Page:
As the Australian Consumer Law (ACL) is a national law, we coordinate education and compliance activities with fair trading agencies from the Australian Government and the other states and territories.

In 2017/18, we are involved in the following national projects.

Consumer driven careEducational work around consumer driven care, particularly for consumers with disability and seniors.
Review of the ACLA statutory review of the  ACL has been conducted and work has begun on considering and implementing the recommendations. Stay up-to-date about the ACL Review.
Button batteriesMarketplace surveillance, with a focus on educating parents, caregivers, retailers and manufacturers about the dangers of button batteries.
Household cotsMarketplace surveillance, with a focus on online sellers of cots and educating parents to select cots which comply with safety standards.
Furniture safetyContinuing work with both consumers and traders on improving safety of large furniture items which may tip over and harm children, in conjunction with internal product safety regulators.
Sharing economyWorking with sharing economy platforms, businesses and consumers to embed knowledge of consumer law. Focus on ensuring those selling services know the consumer law applies to them as it does to other businesses, and that consumers are aware their rights are the same as for other types of transactions.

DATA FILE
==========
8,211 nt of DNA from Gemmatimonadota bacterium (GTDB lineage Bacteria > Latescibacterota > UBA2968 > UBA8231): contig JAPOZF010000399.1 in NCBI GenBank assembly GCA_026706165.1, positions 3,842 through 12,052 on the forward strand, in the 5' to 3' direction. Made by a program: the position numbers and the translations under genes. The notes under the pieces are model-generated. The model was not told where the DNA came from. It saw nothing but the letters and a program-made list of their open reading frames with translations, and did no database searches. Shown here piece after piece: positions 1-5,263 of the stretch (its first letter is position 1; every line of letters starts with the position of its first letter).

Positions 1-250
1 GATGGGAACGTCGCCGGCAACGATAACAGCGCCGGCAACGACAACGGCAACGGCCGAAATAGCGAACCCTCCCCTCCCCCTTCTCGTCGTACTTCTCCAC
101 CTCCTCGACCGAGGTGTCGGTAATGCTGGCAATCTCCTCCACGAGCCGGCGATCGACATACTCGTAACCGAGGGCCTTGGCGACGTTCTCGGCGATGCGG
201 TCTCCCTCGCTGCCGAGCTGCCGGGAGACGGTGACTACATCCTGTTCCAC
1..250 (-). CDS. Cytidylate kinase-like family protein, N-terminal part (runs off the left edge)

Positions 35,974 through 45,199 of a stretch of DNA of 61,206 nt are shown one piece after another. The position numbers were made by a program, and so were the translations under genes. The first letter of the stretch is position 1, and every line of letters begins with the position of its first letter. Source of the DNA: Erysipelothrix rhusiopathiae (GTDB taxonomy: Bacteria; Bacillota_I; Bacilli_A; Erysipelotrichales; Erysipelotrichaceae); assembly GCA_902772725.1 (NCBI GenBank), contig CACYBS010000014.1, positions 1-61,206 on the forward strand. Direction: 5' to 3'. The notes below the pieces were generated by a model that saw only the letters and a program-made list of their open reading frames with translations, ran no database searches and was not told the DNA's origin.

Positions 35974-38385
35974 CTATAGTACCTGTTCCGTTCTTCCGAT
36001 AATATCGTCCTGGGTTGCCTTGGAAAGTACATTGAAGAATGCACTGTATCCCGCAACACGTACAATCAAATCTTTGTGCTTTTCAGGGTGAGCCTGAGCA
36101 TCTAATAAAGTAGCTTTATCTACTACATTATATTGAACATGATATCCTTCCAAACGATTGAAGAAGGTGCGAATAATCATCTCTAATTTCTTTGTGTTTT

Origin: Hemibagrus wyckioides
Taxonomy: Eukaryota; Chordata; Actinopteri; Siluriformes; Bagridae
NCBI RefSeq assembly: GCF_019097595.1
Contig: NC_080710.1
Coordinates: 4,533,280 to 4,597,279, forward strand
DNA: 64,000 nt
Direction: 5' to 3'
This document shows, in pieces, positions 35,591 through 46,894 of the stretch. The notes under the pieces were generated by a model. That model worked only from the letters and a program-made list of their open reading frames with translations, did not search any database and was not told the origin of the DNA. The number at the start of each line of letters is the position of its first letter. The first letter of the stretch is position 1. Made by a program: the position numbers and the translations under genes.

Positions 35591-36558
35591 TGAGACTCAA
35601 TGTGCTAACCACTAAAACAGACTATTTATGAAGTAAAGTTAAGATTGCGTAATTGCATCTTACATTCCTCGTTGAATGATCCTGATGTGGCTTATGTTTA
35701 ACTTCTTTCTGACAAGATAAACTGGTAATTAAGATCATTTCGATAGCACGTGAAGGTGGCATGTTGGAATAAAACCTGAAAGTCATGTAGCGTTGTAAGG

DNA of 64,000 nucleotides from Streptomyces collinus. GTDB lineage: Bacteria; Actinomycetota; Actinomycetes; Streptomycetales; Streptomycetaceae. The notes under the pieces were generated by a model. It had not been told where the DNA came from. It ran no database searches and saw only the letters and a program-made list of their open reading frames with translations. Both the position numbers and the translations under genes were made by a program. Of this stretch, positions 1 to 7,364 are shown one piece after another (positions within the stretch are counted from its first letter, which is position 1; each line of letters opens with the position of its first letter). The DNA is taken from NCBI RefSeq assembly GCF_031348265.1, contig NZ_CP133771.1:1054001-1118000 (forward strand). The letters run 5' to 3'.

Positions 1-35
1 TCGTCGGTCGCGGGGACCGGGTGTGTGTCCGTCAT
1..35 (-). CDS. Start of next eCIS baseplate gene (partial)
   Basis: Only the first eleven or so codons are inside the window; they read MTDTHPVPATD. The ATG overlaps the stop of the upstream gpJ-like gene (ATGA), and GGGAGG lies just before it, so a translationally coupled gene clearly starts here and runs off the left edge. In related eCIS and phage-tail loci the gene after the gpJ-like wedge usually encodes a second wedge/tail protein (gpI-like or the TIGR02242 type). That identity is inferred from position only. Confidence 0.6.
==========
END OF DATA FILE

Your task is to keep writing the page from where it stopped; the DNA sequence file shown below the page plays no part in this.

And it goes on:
Consumers with disabilityContinuing education work for consumers with disability and National Disability Insurance Scheme (NDIS) participants, particularly around signing contracts for the provisions of services. Collaboration with the National Disability Insurance Agency (NDIA) on complaint handling procedures and avenues for consumers to complain.
Pop-up eventsDevelop risk management strategies to deal with pop-up events, which may take payments from consumers and fail to offer refunds if the event does not go ahead or does not meet promises made to ticket holders.
Door-to-door tradingExamine the practice of 'lead generation' in which 3rd party marketers generate contacts, which are then passed on to door-to-door traders, to circumvent consumer law unsolicited consumer agreement protections.

Further national projects will be listed here in the coming months.

Compliance and enforcement guide

We have published a series of guides to help businesses understand key parts of the Australian Consumer Law (ACL).

The ACL compliance and enforcement guide sets out how we enforce the law. You can access your free copy by following the links below.

Download the guide (PDF, 1.69MB)

Order a hard copy

Last updated
20 July 2017